Wednesday, December 24, 2014

One last Hobby Box

So I've been writing some lately about moving on to wiser ways to purchase baseball cards than ripping packs and helping subsidize everyone else's lottery tickets. This is all somewhat hypocritical in theory because I hit a heckuva lottery ticket this spring….and the other day I actually bought a Hobby Box of 2014 Update. I do truly believe this will be my last box of baseball cards for some time however, except for older boxes now marked down far below the original manufacturer's suggested retail price. I have my eye on a few of those.

I bought this box because I wanted the experience of pulling a particular card from it. I didn't just want a certain card, I wanted to be the person that opened the wrapper and found the card in the pack. This hobby box actually pretty much guaranteed me two such cards. But I couldn't get that experience without buying the hobby box; simply buying the cards I want would deprive me of it.

So into the red storm clouds I went...

Let's see what I found
This was the first card that I flipped over to read. I'm like, who is this guy? Why do I not know a player that made it to the All-Star Game?

This is why Update is one of my favorite sets. I follow my team, the Tigers, pretty close. I know what's happening with the other teams in the AL Central fairly well, and have some idea of what goes on with their rosters. I know basically who plays for the teams in the other two AL divisions. But in the National League, I am lost quickly. And this is actually one of many reasons I buy baseball cards in general.

Fortunately, a hobby box will give you most of the 330 cards in the set, and it turns out Tony Watson has another card in the set,
, and this card answered my questions. Tony Watson has been a killer lefty specialist and set-up guy in the Pirates bullpen for the last two years.

So why didn't I know this? Sure relievers can frequently get overlooked by Topps in the 660 card set, and the Update set frequently rectifies this. But why wasn't a guy who threw a 0.88 WHIP in 2013 already honored with a card in Series 1 or 2 this year? That's pretty darn good work on the mound.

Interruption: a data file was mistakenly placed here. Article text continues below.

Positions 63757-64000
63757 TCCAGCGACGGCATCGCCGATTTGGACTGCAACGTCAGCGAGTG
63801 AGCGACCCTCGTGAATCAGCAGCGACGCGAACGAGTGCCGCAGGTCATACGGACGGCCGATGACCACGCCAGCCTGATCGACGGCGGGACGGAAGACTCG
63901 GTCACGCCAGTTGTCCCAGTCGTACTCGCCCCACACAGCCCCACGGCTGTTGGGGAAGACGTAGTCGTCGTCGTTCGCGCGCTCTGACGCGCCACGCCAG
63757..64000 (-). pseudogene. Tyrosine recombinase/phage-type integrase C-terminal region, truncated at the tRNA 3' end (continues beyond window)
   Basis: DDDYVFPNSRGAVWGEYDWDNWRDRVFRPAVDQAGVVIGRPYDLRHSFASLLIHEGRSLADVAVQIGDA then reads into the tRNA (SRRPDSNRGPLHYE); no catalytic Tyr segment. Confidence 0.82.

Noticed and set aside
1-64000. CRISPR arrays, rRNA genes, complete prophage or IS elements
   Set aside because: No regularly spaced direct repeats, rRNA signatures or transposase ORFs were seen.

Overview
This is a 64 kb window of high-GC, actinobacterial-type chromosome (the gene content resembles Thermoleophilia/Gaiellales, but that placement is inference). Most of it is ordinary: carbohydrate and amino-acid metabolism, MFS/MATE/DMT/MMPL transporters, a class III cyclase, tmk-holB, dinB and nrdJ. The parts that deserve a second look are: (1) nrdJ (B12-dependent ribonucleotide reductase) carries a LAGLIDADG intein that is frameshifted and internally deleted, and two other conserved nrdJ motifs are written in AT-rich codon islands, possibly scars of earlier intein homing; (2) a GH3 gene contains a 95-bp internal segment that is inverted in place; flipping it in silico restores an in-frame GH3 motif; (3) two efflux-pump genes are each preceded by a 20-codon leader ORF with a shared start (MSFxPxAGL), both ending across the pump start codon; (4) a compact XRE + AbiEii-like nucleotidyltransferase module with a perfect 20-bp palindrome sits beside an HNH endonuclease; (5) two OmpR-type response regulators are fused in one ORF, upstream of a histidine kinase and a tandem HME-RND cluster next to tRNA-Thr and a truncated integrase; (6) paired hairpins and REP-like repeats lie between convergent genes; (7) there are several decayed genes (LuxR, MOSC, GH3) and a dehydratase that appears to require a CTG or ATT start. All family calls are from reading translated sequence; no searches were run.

I was pretty sure this was the first time I had seen Tony Watson on a Topps baseball card. So why couldn't I be hooked up with the official RC logo saying New Guy, New Guy to catch my attention?

Probably, no, definitely, because of this card:
That's a 2011 Bowman Draft Picks & Prospects card that I don't own, but merely downloaded an image of for you.

Though Watson was actually drafted in 2007, Topps didn't issue a Bowman card in any of the 59 different Bowman sets until four years later. By which point, he was already up in The Show, as I believe Bowman Draft cards come out pretty late in the year (after the Draft, duhh, except for this player) … so Topps had to put the RC logo on that card.

Confused yet? I like picking up any player's First Topps Card. But at this point with the RC logo, I expect that to be on their First Topps Card. Is that too much to ask of this crazy system? I guess it is, actually.

Update should be called "the home of the Rookie Card", because it always has the most of the 3 Topps series each year now. And everyone learned from the 2011 Update release not to take these Rookie Cards lightly; that year is pretty loaded with Rizzo, Goldschmidt, Altuve, J.D. Martinez, and Dee Gordon, who all have cards in this year's Update - mostly as All-Stars, and of course some guy named after a fish.

So I was happy to pull this card:
and put it straight into a top-loader. Which will probably be foolish, but don't you wish you had pulled the Mike Trout First Topps Card / official-RC-for-many-collectors, and done so wearing surgical gloves with a 3 screw screw-down holder immediately adjacent to the pack of cards, so you could get the grading companies to give you the first this-one-goes-to-11 card of all time? And I only noticed writing this how similar it is to the Trout RC, hmmmm…....   Would you wish you could have got this version of that card? 
Yes, I was glad to pull that card, and again straight into a top loader it went - something I did with only 5 cards in this Hobby Box, but not this one:
Sweet, a limited /# card of a Rookie of the Year, right? No, that is just his "RD" card, for Rookie Debut. Not toploader-worthy, though it will be headed off to COMC for, I'm thinking, eventually a buck-fiddy in credit for other cards I want. I always like cards shot at home for the Mets, with that strong orange line in the background, and I'm usually OK with seeing the corporate logos that have always been a part of the game of baseball, but I'm just plain not fond of seeing an ad for StubHub. I guess StubHub democratizes the selling of extra event tickets, but I don't like the way that trends ticket prices up usually, and not all that often down. The player salaries have to come from somewhere, and that somewhere is partially ticket prices that are high on the face value printed on the ticket. I don't need my baseball cards to remind me of all that.